Following one last song, the Allman Brothers say Good-Bye

The Allman Brothers Band recently played their final show as a band. This final concert took place at a very familiar venue for the band, the Beacon Theatre in New York City. Original band members Gregg Allman, Butch Trucks, and “Jaimoe” Johanson were joined onstage by longtime contributors such as Derek Trucks (Tedeschi Trucks Band) and Warren Haynes (Gov’t Mule) in addition to other musicians who have filled in on various instruments over the years. The Allman Brothers Band, in existence since 1969, has ridden the emotional rollercoaster of the music industry like no band in the history of rock-n- roll and have come out with big smiles on their faces.

My introduction to the Allman Brothers Band came at roughly the age of 14. My good friend, Larson Sutton, and I would listen to the band’s vinyl records and try to come to grips with what their music was telling us. I was particularly keen on “At Fillmore East”, a musical masterpiece of raw, powerful energy and rhythm. Every song on “At Fillmore East” pushed the limits of what I once knew as “blues” or “rock and roll” to levels that I have never recovered from. Essentially, the Allman Brothers band helped form the standards for music I would listen to and follow, and they remain the standard even now well into my adult life.

I have seen the Allman Brothers Band live several times. I saw them with Dickie Betts in the 1980s. I have seen them with their current lineup with Derek Trucks and Warren Haynes. I’ve seen Gregg Allman solo and have had the pleasure of meeting the legend. Their concerts have remained an energetic and lively affair. The Allman Brothers Band always put on an amazing show and have such incredible musicians all working together to produce sounds that few if any musical act has or will ever reproduce. It has been an incredible honor to say that I have attended their performances over the years.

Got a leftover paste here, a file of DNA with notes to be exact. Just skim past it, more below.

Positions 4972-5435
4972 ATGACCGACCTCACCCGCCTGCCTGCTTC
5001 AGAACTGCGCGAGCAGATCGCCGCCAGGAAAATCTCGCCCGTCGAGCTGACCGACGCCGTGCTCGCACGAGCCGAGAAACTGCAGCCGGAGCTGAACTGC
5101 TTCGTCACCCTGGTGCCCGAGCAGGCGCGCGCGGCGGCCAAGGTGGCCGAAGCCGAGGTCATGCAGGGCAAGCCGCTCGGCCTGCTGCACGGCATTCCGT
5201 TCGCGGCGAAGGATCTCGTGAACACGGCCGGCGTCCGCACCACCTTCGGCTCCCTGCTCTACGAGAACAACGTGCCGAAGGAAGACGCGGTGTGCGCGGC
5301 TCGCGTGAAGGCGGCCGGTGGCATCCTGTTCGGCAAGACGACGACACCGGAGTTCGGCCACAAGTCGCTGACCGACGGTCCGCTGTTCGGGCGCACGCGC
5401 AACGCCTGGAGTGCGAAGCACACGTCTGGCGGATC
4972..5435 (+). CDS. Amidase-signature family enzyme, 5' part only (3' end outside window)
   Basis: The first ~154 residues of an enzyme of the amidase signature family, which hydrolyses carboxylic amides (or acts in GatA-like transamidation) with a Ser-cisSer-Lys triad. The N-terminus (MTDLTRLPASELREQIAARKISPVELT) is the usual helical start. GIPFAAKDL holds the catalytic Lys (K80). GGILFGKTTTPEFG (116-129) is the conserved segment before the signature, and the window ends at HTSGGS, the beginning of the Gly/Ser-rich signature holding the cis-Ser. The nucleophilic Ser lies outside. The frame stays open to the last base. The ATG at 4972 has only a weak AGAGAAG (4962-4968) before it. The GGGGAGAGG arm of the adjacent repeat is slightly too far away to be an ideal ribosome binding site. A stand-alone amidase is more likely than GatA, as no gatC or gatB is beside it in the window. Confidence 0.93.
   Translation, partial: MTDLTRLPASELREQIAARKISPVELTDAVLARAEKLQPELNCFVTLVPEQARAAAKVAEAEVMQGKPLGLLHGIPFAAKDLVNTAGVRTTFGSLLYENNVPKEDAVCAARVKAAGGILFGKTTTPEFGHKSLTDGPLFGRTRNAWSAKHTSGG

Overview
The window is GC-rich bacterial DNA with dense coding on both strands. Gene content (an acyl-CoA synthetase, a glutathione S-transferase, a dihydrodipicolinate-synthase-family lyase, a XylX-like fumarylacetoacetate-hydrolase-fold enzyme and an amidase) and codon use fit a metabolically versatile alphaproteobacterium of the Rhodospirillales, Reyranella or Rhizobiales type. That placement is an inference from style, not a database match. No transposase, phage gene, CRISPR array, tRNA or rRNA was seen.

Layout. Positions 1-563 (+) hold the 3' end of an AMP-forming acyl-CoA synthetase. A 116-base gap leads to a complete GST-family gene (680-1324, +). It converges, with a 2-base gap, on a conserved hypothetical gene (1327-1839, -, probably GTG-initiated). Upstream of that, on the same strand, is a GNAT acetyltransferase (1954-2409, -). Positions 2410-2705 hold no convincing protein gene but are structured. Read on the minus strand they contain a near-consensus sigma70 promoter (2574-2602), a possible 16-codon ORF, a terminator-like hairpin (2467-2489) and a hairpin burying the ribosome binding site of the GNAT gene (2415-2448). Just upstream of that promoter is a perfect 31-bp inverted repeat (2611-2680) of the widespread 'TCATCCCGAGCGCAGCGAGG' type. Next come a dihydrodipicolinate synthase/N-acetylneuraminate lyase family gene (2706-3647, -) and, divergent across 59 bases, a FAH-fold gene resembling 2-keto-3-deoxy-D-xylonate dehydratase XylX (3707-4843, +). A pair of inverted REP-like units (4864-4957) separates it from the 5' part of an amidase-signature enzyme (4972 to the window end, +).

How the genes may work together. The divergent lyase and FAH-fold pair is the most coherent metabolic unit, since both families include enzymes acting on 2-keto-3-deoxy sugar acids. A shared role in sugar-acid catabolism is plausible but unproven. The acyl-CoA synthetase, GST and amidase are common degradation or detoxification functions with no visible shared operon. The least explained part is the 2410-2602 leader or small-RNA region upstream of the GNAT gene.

Any discussion about the Allman Brothers Band would be remiss without the mention of original member, Duane Allman, who passed away far too young in 1971. Duane Allman is still considered by many to be one of the most influential and talented guitar players in the history of rock and roll. His style of guitar play is often imitated but never duplicated. Despite his passing in 1971, the band continued to play and perform as the Allman Brothers Band. This, in my opinion, is the ultimate tribute from one brother to another. There was a beautiful quote in a recent USA Today article about the band. “I think Duane’s presence is part of the moment-by-moment journey that this band is still on, both musically and from a vision standpoint,” guitarist Warren Haynes told the Wall Street Journal’s Alan Paul in advance of the show. “A lot of times, if there’s a musical question the answer somehow relates to what Duane’s approach would be.”

The Allman Brothers Band will live on forever in my soul through their songs, albums, and recorded concert footage. They are one of my favorite bands to listen to when I am driving to work or doing yardwork or having a bad day. As a guitar player and lifelong fan of music, I respect the musical genius of this group and remain in awe of their talent. I congratulate you on an amazing 45 year run and wish you all the best in whatever you might do next.

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